Any surgery is a traumatic experience, but fear that surgeons will make offensive comments about you in the operating room while under anesthesia is just as worrisome.
Australian researchers have conducted a successful experiment to prevent rude comments in operating theatres by placing “eye” signage in operating rooms. The eye images, without any accompanying explanation, that were attached to the walls of an operating room in an orthopedic hospital in Adelaide markedly reduced poor behavior among surgical teams.
Lead researcher Prof. Cheri Ostroff attributed the result to a perception of being “watched” – even though the eyes were not real.
The eye makes surgery teams feel they are observed
Their study was published in the journal PLOS ONE under the title “Eyes on incivility in surgical teams: teamwork, wellbeing, and an intervention.”
The three-month experiment was undertaken to address a widespread culture of bullying and poor behavior in the surgical room. So-called “incivility” – rudeness, derision, insulting remarks, and humiliation- is prevalent in many industries, including the healthcare sector, particularly in high-stress and high-pressure environments like operating rooms.
Ostroff noted that such remarks don’t just affect staff morale, well-being, and productivity; they can also have a negative impact on patients. “Teamwork is critical during surgery. When incivility contributes to poor communication in the operating rooms, worse outcomes can result,” Ostroff declared. The consequences are far-reaching, leading to high staff turnover, low job satisfaction, a drop in productivity, and less compliance with infection control and medication protocols.
Several interventions have been tried around the world – but with limited success – to eliminate poor behavior among surgical teams, including workshops and training sessions.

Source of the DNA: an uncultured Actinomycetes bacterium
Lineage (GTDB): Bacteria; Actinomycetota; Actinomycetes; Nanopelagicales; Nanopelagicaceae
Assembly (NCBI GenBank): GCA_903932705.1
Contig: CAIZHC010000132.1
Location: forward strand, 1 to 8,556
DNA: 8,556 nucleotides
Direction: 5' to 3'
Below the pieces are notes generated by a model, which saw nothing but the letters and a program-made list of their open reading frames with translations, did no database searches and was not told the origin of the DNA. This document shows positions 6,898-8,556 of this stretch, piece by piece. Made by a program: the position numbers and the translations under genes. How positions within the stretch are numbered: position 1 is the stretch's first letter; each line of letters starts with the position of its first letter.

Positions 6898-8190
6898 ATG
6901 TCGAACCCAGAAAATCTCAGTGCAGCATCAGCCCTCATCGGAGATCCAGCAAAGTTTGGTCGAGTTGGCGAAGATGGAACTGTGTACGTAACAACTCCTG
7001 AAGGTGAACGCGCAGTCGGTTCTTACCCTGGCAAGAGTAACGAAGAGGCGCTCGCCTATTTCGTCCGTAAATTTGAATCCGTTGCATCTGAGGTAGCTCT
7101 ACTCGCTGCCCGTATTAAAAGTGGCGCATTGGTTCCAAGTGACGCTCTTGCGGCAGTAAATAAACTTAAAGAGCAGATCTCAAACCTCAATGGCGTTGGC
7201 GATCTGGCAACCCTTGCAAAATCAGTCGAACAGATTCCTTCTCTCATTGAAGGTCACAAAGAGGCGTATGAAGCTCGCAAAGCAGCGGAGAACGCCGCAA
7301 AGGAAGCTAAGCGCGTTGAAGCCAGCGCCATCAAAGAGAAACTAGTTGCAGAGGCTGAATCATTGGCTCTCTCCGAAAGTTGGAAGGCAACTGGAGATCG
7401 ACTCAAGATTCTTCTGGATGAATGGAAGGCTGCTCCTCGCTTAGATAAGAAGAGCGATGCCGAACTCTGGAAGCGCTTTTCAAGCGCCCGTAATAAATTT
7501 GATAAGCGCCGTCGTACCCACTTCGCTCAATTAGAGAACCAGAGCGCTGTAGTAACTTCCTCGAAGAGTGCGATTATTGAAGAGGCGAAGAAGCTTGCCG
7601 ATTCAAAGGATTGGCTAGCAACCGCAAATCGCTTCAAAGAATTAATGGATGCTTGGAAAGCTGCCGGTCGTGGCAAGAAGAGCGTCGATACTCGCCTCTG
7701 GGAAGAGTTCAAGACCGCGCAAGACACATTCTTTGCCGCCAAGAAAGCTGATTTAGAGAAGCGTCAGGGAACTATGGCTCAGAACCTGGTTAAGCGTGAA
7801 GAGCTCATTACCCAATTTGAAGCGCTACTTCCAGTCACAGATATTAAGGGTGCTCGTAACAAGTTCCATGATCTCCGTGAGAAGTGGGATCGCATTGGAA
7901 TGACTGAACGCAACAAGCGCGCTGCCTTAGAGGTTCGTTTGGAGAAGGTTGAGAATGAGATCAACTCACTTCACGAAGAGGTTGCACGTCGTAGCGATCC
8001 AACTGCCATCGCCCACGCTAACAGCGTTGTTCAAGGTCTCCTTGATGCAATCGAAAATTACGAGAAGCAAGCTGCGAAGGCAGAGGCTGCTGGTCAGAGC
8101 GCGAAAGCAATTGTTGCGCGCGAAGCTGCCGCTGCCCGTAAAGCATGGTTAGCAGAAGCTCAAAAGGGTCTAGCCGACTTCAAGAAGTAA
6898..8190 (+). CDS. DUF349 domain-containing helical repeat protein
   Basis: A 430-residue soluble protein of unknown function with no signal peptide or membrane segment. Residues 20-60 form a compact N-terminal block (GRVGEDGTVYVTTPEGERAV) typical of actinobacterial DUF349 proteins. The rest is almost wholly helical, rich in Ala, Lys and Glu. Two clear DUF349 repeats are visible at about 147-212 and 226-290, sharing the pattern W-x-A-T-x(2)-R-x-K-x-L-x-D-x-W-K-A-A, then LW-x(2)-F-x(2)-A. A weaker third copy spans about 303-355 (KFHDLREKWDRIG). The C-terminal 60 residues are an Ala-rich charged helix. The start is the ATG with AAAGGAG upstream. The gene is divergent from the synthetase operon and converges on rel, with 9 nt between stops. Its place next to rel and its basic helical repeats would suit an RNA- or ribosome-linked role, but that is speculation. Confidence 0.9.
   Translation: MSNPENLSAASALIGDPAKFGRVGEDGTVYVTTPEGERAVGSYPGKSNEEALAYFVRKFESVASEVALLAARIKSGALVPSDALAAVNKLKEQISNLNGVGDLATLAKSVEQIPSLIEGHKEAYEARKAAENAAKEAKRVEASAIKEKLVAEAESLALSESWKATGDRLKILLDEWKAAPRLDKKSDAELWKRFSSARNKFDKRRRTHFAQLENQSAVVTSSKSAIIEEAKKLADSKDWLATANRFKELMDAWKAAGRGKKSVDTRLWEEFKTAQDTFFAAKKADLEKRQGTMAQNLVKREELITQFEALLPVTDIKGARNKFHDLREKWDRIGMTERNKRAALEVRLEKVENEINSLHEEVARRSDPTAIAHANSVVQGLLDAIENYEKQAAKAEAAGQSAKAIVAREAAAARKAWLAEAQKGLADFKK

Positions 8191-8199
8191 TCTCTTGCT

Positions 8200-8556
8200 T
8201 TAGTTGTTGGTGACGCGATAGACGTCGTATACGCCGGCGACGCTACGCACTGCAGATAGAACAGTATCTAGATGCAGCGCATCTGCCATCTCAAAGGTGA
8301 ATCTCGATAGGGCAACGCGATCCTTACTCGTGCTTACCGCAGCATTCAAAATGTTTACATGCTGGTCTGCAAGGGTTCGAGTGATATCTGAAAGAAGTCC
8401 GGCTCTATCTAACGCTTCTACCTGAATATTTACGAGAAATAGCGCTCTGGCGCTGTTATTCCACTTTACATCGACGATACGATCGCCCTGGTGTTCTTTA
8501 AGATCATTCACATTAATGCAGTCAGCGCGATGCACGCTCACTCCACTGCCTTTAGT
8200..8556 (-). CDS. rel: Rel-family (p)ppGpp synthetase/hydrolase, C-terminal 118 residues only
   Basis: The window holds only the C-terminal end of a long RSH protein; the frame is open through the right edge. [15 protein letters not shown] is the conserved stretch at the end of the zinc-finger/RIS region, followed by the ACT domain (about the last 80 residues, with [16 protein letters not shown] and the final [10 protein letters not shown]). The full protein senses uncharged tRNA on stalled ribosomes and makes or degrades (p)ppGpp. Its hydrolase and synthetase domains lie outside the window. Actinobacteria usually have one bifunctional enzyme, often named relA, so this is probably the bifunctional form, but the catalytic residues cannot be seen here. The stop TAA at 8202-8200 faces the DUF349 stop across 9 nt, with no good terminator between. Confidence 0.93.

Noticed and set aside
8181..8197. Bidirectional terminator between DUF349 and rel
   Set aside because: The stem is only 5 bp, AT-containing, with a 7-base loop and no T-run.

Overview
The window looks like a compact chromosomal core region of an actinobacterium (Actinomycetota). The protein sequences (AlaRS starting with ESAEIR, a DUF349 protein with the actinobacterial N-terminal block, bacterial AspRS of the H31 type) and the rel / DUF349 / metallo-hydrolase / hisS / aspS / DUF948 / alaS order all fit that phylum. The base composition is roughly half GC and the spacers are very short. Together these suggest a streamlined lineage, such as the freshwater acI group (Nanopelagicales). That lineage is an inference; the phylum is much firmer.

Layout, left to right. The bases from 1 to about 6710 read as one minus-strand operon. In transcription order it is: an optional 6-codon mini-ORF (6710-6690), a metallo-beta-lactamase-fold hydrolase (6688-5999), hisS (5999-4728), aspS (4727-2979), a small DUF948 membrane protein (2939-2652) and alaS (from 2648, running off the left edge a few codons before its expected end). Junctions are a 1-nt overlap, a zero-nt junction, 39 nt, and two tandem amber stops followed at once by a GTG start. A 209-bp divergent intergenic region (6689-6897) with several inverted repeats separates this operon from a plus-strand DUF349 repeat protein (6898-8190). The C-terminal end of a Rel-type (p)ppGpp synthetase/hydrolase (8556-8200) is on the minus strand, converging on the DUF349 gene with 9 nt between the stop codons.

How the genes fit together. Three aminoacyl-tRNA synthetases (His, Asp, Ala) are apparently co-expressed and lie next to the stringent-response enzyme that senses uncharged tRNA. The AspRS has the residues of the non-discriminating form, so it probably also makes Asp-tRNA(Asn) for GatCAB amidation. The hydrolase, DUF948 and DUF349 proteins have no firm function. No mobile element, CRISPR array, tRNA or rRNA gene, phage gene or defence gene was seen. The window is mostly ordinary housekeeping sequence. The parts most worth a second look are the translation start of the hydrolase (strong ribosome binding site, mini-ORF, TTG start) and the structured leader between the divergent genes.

In the Adelaide study, an initial survey was sent out to 74 staffers including surgeons, trainees, nurses, anesthetists, and technicians – at a private hospital. They were asked to report incidents of bad behavior in the operating theater.
A month later, the eye signs were placed. Seven weeks later, a follow-up survey was undertaken. The impact was marked. The nurses, in particular, reported a marked drop in experiencing offensive and rude remarks.
Dr. Nicholas Wallwork, a surgeon who took part in the study, said the experiment shows that if people perceive they are being watched, they will change their behavior, even subconsciously.
“Rudeness and bullying occur in operating theatres because the stakes are high,” he said. “There are at least six people working as a team in a confined space, under time pressures and with risks involved. A high-functioning stable team delivers better performance, but due to numerous factors, this is sometimes difficult to achieve.”
“Poor communication is a recognized problem in our industry, and it is not always from the top down but across teams. The selection and training process is arduous – it takes ten years to qualify as a surgeon – and it is a very competitive, intensive, and results-driven environment.
Complex leadership structures, where surgeons have direct clinical control of the staff during a shift but are not line managers outside the operating theatre, lead to conflict, Wallwork added. “Unless we change this structure, which is leading to high burnout and frequent staff turnover, we will face a crisis in the industry.”